In my profession as CEO of the leading restaurant consulting firm in the US, people rarely call me when things are going well. The kinds of calls that I receive daily are along the lines of, "Why can not I make any money" or "My food cost is through the roof" and this is the most painful one, "I can not afford to Stay open anymore, what can I do? "

Why do not you invest a few minutes into yourself right now and read over the tips below. In fact, print out a copy and share it with your friends that run an operation as well. Yes, some tips may seem obvious, but are you using every tool at your disposal to solidify and enhance your profits? Your restaurant owes you for risking your neck to get it open, so I'd like to suggest that you start holding it accounting.

1. Do not serve water automatically. Sounds simple, but water service does not increase your profits or sales. Put systems into place where you serve alcoholic beverages, coffee, tea, sodas, milk – anything but free water. Serve it upon request only.

2. Set up the dining experience on the first visit to the table. Tactfully done by the server, profitable items should be promoted, desserts can be suggested, and guests will appreciate a quick, "Run down" of the dining experience. Plus, server competency will be rewarded for taking responsibility for the positive experience that they will have. My wife's favorite server line is, "Want to split a dessert with coffee?" Not only have we just purchased a dessert that may have been too much for one of us, we've also bought 2 coffees. These additional sales make a big difference, and they're easy to execute. Having a hard time selling desserts? Encourage your servers to use this statement and see what happens.

3. Concentrate on improving product delivery systems to eliminate waste. For example, if your servers are throwing away iced tea lemons at the end of each shift, instead of at the end of the day, re-evaluate this system. By valuing everything, you may be surprised what gets thrown away. This includes portion control items such as creamers, crackers, butters, jelly and silverware as well.

4. Understand that guests dine on a budget, and be sensitive to it. Servers that sell beyond the dining budget will experience reduced tip income, and the restaurant will experience reduced visits. Ensuring that your guests come back repeatedly is much more important than increasing their check average for just one visit.

5. Selling a more expensive item does not always equate to increased profitability. Make sure that your servers understand which items are most profitable for the restaurant, and promote those. It makes no sense to promote items that may have minimal profit contribution. Tell your servers what items you want them to sell.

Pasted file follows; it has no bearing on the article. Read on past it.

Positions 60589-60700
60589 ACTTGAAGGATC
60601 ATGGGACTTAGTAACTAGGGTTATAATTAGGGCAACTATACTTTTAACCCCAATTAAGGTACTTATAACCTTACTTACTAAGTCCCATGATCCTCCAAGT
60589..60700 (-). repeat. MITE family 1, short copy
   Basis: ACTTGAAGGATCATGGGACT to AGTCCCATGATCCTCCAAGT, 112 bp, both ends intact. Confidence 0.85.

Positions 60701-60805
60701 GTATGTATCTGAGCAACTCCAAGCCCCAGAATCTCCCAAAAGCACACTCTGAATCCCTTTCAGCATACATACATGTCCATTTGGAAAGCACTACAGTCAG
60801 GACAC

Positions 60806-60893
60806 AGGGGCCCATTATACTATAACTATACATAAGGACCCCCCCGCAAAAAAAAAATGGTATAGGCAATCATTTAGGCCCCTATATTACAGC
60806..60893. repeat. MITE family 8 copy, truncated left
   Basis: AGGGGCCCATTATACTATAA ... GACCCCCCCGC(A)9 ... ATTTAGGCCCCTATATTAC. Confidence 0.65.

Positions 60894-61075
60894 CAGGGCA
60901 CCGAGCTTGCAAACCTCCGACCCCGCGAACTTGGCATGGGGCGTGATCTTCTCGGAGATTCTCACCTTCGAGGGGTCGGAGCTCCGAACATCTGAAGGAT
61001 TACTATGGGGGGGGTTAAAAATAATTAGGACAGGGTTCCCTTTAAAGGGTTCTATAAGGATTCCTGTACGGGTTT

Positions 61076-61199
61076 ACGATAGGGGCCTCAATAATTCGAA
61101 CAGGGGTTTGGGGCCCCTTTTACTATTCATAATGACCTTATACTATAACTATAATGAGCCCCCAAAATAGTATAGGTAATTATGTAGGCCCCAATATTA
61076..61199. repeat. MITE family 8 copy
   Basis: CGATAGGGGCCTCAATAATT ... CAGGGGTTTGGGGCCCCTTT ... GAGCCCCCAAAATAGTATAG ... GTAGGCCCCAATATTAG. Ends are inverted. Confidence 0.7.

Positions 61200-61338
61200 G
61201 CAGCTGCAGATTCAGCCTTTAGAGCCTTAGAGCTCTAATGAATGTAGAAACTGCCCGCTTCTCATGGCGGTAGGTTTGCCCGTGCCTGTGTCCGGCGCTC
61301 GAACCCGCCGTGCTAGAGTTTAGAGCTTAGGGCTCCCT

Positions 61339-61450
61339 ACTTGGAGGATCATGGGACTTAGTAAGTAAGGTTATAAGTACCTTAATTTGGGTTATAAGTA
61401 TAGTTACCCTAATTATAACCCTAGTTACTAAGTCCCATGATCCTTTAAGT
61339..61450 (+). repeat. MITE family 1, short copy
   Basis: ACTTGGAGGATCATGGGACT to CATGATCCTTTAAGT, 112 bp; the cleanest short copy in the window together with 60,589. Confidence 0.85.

6. Use the best menu. Ensure that your menu is costed out properly; Current with market conditions, and designed to insure that the most profitable items are the ones being promoted. It makes sense to enlist a consultant to do this for you, as the return on investment will be immediate and lasting. This is your # 1 selling tool.

7. Work with your food vendors to insure that you are buying the right items for the menu specifications. Are you overbuying on an item that does not require top grade quality? An example would be the purchase of a # 1 quality baking potato, when a # 2 quality would suffice.

8. Buy key items in bulk. On the topic of food vendors, make certain that you are promoting menu items that you are able to bulk buy on a negotiated cost effective basis – and can sell at a premium. This simple step will quickly aid in bringing meaningful dollars to the bottom line.

9. Offer your guests a complete dining experience. This includes the sale of beverages, appetizers, salads, entrees, desserts, side items (such as a vegetable) and add-on items (such as sour cream or cheese). Make sure that you are not inadvertently missing out on the sale of key parts of the meal. Table tents, menu inserts, promotional signage, sales tracking, and staff pre-shift meetings are all ways that you can ensure that all meal parts are promoted and sold effectively.

10. Bundling meal parts together will increase the quality of your guests dining experience and maximize their dollars spend. Bundling may consist of an appetizer / salad / entrée combo or salad / entrée / dessert combo. Diners will not be surprised by the dollar value, and they can knowingly order within their budget.

11. Do not forget the grapes. Effective promotion of your wine offerings should be systematic and routine. Guests should be fully aware of the pricing and offers, both by the glass and by bottle. Wine service is a skill that every server should have.

12. Get an Operations Analysis. As operators, we frequently get caught up in the heat of the battle, and can not take the time to analyze our operation critically. Engaging a restaurant consultant to look for ways to improve service, enhance income, and reduce waste should result in immediate financial improvement. Do not skimp on this, thinking that you have your bases covered, because the food service industry changes daily. In cold hard terms, your restaurant should be a money making machine to benefit the owner (s). If it's not generating the kind of money you think it should, you must get the machine repaired!

13. Do not overlook slow day parts. If it's quiet in the afternoon, are there promotions that may make sense for you to utilize to generate more revenues during this down time? Do not tolerate your money machine sitting open, but not generating revenues. Put it to work.

14. Children's menus. Most of them are boring, and priced to reflect that. Is it reasonable to think that parents would pay a bit more for more interesting and nutritious meals? This is a good opportunity to re-evaluate your children's menu and pricing. It's dangerous to neglect this important item, as parents usually examine this menu closely.

15. Are you maximizing food sales in your bar / lounge areas? For many, it's more enjoyable to eat in a bar than drink in a restaurant. It makes logical sense to have menus, silverware, condiments and promoted specials available for your drinking guests. If they do not eat on the first visit, you will have planned the seed for them to consider eating in your establishment next time.

Simply remember that it's not what you make, it's what you keep that matters. Hopefully some of these tips will be useful. Still can not seem to make the numbers come out the way you want? It may make sense to enlist the services of an advisor to walk you through the complexities of making money in the restaurant business.